The income share of the top 10% increases CO2 emissions

Income Inequality and Carbon Emissions in the United States: A State-level Analysis, 1997–2012, by Andrew Jorgensona, , Juliet SchorbXiaorui Huangb  http://dx.doi.org/10.1016/j.ecolecon.2016.12.016

  • The relationship between CO2 emissions and income inequality is analyzed longitudinally at the state level in the US
  • The income share of the top 10% increases CO2 emissions.  The effect of the Gini coefficient on CO2 emissions is nonsignificant.

This study investigates the relationship between U.S. state-level CO2 emissions and two measures of income inequality: the income share of the top 10% and the Gini coefficient. Each of the inequality measures, which focus on unique characteristics of income distributions, is used to evaluate the arguments of different analytical approaches. Results of the longitudinal analysis for the 1997 to 2012 period indicate that state-level emissions are positively associated with the income share of the top 10%, while the effect of the Gini coefficient on emissions is non-significant. The statistically significant relationship between CO2 emissions and the concentration of income among the top 10% is consistent with analytical approaches that focus on political economy dynamics and Veblen effects, which highlight the potential political and economic power and emulative influence of the wealthy. The null effect of the Gini coefficient is generally inconsistent with the marginal propensity to emit approach, which posits that when incomes become more equally distributed, the poor will increase their consumption of energy and other carbon-intensive products as they move into the middle class.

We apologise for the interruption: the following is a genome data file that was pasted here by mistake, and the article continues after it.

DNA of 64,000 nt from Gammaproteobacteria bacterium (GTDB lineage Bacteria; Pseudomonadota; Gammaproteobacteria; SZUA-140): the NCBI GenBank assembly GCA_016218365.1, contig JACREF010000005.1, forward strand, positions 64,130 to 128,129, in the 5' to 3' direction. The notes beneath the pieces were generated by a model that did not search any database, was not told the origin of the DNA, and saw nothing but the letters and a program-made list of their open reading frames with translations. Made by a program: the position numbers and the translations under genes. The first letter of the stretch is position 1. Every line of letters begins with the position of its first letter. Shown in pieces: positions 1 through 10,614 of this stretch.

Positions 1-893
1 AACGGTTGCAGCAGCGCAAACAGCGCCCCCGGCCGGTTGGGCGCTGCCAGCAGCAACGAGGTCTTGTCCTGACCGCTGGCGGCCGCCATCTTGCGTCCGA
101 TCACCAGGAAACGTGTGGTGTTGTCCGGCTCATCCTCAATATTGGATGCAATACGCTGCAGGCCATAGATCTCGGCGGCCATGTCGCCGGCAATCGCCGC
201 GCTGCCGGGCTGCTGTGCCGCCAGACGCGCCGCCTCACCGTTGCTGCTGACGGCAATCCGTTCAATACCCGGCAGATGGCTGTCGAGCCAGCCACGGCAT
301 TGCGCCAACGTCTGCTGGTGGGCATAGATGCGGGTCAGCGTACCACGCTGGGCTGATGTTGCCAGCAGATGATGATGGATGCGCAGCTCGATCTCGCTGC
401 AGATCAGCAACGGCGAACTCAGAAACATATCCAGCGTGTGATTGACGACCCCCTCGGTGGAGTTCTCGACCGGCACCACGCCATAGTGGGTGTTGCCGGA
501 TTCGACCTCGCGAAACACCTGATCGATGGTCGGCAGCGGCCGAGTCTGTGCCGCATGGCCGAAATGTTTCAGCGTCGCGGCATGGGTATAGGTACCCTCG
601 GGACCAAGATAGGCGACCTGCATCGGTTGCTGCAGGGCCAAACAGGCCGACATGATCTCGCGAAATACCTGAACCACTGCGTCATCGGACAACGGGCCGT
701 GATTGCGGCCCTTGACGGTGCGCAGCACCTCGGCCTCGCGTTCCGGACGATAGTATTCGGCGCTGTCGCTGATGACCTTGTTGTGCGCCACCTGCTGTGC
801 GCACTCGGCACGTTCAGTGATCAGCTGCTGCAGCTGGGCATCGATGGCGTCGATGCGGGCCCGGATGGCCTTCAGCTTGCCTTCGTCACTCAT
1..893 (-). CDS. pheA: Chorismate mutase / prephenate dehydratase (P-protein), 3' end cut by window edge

The coal, oil, and natural gas that fuel the majority of electricity generation produce more than one-third of global greenhouse gas emissions. Generous subsidies continue to support fossil fuel investment, despite growing evidence that clean energy can be lower-risk and often lower-cost. And more than 1.3 billion people still lack access to the electricity they need to raise their standard of living.